Standing at the southernmost tip of Africa, it is easy to think there is nothing in the great blue beyond until Antarctica. However, halfway between these continents lies Bouvet Island, an uninhabited landmass so remote it has earned the unofficial nickname of “The Loneliest Place on Earth.”
This small piece of Norwegian land is located in the far South Atlantic Ocean, 1,615 miles (2,600 km) from the nearest humans – the people who live on the Agulhas Peninsula of South Africa. In addition to its isolation, it is known for being difficult to access and important for scientific research.
It is believed that the island was discovered in 1739 by French sailor Jean-Baptiste Charles Bouvet de Lozier. However, the position was recorded incorrectly, and the island was not seen again until 1808 when James Lindsay rediscovered it. It was discovered yet again in 1825 and claimed for the British Crown by a whaler named Captain Norris. One hundred two years later, it changed hands again when the Norwegians landed and claimed it after a monthlong stay.
Massive glacial cliffs surround the volcanic island. Only lichens and mosses grow on the mostly barren and frozen landscape; however, the island is home to a variety of wildlife. Fur seals, chinstrap and macaroni penguins, orcas, humpback whales, snow petrels, black-browed albatrosses, Antarctic prions and more call the island home.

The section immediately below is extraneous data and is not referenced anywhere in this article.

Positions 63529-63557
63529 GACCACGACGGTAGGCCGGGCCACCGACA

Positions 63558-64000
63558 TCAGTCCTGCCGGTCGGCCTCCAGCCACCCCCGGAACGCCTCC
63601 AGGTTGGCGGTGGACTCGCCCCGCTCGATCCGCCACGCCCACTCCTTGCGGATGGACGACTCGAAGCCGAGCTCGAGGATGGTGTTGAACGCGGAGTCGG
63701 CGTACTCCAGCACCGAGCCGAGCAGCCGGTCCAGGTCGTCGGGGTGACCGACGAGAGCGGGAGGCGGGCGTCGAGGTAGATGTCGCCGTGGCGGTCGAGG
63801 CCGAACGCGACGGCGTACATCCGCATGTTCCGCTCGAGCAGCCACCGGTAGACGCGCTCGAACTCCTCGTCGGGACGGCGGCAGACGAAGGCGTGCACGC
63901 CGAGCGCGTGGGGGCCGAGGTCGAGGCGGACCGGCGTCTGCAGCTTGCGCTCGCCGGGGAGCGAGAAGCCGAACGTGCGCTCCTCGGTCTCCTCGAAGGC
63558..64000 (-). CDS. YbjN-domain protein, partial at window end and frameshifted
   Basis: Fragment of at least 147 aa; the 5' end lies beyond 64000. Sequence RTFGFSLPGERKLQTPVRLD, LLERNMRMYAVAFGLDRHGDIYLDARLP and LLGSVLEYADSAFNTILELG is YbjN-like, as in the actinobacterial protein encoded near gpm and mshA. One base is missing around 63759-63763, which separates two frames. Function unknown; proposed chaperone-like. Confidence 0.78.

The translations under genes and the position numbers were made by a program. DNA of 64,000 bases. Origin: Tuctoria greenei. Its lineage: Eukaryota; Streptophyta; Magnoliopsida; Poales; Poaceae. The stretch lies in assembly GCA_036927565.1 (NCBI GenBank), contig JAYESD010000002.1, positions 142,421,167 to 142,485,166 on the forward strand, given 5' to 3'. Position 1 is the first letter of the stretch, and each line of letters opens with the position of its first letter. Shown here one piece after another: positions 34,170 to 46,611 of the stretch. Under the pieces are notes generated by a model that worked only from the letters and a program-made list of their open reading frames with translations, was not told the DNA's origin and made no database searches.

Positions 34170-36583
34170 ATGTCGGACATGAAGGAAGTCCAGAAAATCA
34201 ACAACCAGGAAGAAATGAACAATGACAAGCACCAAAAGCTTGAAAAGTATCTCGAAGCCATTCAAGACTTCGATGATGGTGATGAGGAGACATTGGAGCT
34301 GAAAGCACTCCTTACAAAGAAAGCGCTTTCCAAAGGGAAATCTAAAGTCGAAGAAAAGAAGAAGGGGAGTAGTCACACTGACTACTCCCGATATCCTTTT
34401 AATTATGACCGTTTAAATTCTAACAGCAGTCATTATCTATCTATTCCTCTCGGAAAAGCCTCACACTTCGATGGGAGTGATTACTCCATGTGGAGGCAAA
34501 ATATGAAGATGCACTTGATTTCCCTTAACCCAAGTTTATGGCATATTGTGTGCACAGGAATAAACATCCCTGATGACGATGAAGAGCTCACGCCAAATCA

It is possible to access the island by helicopter from a nearby ship or on the Northwestern section that has a weather station, but Bouvet Island is not likely to become a tourist hot spot anytime soon. Instead, most visitors are there for scientific purposes. Scientists studying whale migrations are the island’s primary visitors. There used to be a field station on the island, but an earthquake destroyed it.
If you are a nonscientist who wants to experience the most extreme escape from modern life possible, look for companies that have ships that travel to the Antarctic, sub-Antarctic and Arctic.